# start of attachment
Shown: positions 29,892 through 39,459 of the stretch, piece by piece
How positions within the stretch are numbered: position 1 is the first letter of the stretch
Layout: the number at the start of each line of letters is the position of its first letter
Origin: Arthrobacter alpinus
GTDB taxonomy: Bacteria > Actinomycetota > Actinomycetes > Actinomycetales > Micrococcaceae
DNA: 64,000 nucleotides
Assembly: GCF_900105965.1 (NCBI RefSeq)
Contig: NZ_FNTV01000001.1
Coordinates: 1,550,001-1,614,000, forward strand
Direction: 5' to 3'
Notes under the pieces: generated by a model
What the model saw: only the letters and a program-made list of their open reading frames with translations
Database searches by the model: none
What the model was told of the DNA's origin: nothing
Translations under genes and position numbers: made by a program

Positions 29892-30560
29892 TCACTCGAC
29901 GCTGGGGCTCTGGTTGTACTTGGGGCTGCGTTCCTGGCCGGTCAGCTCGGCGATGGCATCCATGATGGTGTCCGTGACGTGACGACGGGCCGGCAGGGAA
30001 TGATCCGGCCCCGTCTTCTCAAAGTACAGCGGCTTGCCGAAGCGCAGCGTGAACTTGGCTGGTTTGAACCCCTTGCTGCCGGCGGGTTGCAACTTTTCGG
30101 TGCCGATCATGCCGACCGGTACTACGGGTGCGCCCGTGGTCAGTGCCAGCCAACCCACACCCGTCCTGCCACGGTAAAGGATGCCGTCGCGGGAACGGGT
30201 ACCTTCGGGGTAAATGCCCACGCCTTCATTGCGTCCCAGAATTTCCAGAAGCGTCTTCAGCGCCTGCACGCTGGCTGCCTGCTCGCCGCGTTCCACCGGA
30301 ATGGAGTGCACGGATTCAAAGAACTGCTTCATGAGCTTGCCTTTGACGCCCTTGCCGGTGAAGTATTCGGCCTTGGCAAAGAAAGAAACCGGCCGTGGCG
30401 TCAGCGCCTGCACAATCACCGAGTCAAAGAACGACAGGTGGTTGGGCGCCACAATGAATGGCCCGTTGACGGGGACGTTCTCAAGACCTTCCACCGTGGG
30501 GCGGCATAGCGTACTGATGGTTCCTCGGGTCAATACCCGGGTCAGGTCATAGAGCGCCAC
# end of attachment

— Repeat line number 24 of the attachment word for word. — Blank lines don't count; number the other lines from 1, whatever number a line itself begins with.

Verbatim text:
30501 GCGGCATAGCGTACTGATGGTTCCTCGGGTCAATACCCGGGTCAGGTCATAGAGCGCCAC